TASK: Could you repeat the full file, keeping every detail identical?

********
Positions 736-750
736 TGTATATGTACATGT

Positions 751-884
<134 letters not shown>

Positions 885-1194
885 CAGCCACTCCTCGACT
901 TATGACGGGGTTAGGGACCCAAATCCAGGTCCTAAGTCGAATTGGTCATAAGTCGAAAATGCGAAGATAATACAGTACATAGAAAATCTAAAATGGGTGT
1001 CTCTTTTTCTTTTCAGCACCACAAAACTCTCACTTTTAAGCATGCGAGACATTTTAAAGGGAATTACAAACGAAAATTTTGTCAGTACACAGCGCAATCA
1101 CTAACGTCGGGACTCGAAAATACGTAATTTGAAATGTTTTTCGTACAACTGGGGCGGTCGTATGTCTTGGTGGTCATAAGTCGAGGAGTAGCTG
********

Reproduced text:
Positions 736-750
736 TGTATATGTACATGT

Positions 751-884
<134 letters not shown>

Positions 885-1194
885 CAGCCACTCCTCGACT
901 TATGACGGGGTTAGGGACCCAAATCCAGGTCCTAAGTCGAATTGGTCATAAGTCGAAAATGCGAAGATAATACAGTACATAGAAAATCTAAAATGGGTGT
1001 CTCTTTTTCTTTTCAGCACCACAAAACTCTCACTTTTAAGCATGCGAGACATTTTAAAGGGAATTACAAACGAAAATTTTGTCAGTACACAGCGCAATCA
1101 CTAACGTCGGGACTCGAAAATACGTAATTTGAAATGTTTTTCGTACAACTGGGGCGGTCGTATGTCTTGGTGGTCATAAGTCGAGGAGTAGCTG